"This thesis is refreshing in that it states that the Irish are not a homogenous fiction called 'celtic' but an energetic mixture of many peoples and cultures inhabiting what for thousands of years has essentially been an island trading post.
The maritime perspective brings them a lot closer to mediterranean peoples - including Arabs and Berbers - than to the jaded fictions of 'Celts' or 'Aryans'."
THE Atlantean Irish book and films show that the island of Ireland was never a remote outpost on the fringes of Europe. From the hunters and fishermen of the megalithic age, then the Carthaginians of the 1st Milennium to the crooked investors, carpetbaggers and drug smugglers of the modern age, from Eastern monks fleeing persecution to 19th century prosletysers, from the Mediterranean to the Baltic, the island has always been regarded as a lucrative trading post and a desirable residence.
This Atlantean adventure, in the Bob Quinn version, is not the fanciful residue of a submerged continent or a racist fiction called 'Celts'.
It is a revelation of Irish identity using much the same sources and scholarship that have been available for the past 1000 years to armchair scholars and writers. But here, for the first time, their conclusions are exposed to the light of commonsense i.e. historic reality, field research and wide travel.
ATLANTEAN can be viewed as an anti-racist polemic but because the first edition was published over 25 years ago - long before Ireland became an uneasily cosmopolitan society - it is much more than that.
The basic principle is that the sea does not divide peoples - it unites all countries and human beings.
'In megalithic times the Irish sea was bright with argonauts' - E.G.Bowen
For a couple of centuries the Vikings ruled the Atlantic waves from the mediterranean to Norway. Dublin was their slave emporium. 800 years later the pirate corsairs from North Africa maintained the connections - as far as Iceland.They even kidnapped the entire population of Baltimore, Co. Cork and brought them back to Algiers.
The island of Ireland was and is a traffic island.
The project began innocently enough when, nearly thirty years ago, an Irish film maker, Bob Quinn, set out to show that the singing style of his neighbours in Gaelic-speaking Conamara in the West of Ireland was much more than a debased and incomprehensible version of ballad-singing - which was the attitude of anglophones.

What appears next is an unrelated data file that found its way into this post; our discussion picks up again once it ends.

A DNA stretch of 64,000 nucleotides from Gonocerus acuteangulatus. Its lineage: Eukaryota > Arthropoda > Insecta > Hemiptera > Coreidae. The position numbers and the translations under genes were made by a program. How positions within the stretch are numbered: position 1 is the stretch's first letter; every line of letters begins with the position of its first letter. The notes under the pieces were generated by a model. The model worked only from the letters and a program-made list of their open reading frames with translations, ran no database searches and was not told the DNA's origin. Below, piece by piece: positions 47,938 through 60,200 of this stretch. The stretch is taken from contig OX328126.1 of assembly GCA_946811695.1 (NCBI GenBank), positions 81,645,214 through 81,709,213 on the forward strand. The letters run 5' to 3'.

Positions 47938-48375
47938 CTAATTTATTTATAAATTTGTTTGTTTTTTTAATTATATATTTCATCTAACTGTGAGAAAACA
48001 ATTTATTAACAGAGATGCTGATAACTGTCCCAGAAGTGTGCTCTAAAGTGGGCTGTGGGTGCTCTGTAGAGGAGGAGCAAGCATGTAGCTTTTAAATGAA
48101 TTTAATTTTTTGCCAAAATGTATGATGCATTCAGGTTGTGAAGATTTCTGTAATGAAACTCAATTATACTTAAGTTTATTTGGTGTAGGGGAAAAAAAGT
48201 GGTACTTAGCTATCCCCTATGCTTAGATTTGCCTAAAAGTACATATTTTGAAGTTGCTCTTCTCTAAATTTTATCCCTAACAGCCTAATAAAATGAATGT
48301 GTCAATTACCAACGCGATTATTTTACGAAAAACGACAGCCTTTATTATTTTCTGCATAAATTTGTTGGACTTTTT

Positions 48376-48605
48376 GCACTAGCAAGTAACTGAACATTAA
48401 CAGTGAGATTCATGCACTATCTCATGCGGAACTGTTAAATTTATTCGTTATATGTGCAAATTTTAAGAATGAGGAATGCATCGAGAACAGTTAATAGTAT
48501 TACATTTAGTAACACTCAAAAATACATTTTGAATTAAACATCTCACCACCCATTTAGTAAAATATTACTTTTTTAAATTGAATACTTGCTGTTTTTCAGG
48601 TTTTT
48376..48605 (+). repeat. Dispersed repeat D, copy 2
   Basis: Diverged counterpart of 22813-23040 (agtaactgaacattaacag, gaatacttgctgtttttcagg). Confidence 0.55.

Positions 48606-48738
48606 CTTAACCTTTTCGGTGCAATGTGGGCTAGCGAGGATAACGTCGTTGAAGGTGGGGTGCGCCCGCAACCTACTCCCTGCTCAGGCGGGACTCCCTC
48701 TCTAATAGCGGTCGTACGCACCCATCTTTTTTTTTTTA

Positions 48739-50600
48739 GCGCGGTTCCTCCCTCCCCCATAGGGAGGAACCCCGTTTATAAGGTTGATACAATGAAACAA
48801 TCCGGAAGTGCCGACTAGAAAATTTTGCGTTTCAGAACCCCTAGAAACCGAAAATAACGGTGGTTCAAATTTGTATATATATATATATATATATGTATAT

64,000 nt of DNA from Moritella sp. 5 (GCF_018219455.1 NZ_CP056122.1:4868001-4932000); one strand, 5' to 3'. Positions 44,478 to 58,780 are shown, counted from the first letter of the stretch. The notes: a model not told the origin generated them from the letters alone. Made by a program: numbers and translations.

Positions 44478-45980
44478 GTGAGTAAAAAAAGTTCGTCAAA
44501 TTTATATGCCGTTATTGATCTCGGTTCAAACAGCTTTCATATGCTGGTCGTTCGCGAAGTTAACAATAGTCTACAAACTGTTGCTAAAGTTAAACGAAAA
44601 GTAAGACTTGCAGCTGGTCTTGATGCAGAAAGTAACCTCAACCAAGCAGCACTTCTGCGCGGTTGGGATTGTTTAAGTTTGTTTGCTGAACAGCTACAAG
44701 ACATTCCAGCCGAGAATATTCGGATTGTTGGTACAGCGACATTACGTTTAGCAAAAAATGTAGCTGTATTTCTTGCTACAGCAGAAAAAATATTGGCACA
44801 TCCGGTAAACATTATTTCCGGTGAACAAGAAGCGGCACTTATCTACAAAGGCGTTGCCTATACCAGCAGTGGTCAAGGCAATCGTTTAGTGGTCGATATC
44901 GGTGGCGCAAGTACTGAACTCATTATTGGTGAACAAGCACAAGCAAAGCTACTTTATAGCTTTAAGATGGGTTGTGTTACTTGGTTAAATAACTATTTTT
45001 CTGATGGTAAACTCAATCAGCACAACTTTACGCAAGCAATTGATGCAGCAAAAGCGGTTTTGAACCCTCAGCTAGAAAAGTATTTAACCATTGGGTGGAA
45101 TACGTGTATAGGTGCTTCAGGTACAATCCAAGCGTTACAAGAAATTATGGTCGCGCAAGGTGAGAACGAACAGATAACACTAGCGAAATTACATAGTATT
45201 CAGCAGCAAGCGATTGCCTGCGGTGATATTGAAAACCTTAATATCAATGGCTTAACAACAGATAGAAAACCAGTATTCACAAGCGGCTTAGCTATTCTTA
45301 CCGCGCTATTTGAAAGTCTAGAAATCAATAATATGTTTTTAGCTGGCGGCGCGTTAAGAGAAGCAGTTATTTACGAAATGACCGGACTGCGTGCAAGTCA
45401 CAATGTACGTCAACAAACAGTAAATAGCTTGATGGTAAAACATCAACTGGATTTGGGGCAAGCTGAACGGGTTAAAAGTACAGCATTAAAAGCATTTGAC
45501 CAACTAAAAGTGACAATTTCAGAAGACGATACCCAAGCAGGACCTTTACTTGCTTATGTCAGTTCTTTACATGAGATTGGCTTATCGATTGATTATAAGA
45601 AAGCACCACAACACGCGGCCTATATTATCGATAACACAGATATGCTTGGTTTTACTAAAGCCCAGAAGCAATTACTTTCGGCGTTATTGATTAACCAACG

Over the following thirty years he showed how similar it was to North African and Afro-Asian singing and daringly went on to discover historic, religious, artistic, archaeological and linguistic similarities with Hamito-Semitic cultures.
A trilogy of films ensued. They won several awards, were acclaimed internationally. The film maker wrote a book on the subject which he recently updated and published (with an introduction by archaeologist Barry Cunliffe , Oxford professor of European Archaeology) under the title "The Atlantean Irish: Ireland's Oriental and Maritime Heritage" (Lilliput Press, Dublin 2005)
The response to the original films and book was intriguing. Pioneers of the Irish maritime heritage - people such as the late John de Courcy Ireland and the intrepid Tim Severin - were delighted.
Traditional Irish musicians loved the idea, felt it endorsed their natural instinct to explore rhythms and harmonies hitherto considered un-Irish.
Conservative academics, particularly 'celtic' scholars, maintained a public silence while privately attacking the thesis.
However, prominent and open-minded scholars were pleased that a hitherto-repressed perspective on Ireland had seen the light of day. Cunliffe's 2001 book 'Facing the Ocean' precisely confirmed Quinn's 1984 imaginative speculations. His 'Celtic from the West' (edited Cunliffe and Koch, Oxbow 2010) further supports the Atlantean perspective.
And now, significantly, the latest mitochondrial DNA researches - from Trinity, Cambridge and Oxford - emphatically support the basis of the non-celt, Atlantean perspective.
Finally, in agreeing to support the new publication, the Irish Heritage Council has given its 'nihil obstat' imprimatur to the Atlantean thesis.
The questioning nature of the Irish psyche has ensured a demand for the films and the book both at home and internationally.
For an objective view see http://www.radudavidescu.com/2008/10/bob-quinns-atlantean-1983.html
(Supported by the Irish Heritage Council - NEWLY REVISED AND REPRINTED 2011)
Available from Lilliput Press (also online), Eason and Dubay and other major bookshops.
The book is also available from Amazon.
The Atlantean Quartet of films is available on DVD in a newly restored (2013) 16:9 edition:
Fáilte go Conamara
The newly restored Atlantean films
are now available on two DVDs in pristine 16:9 format.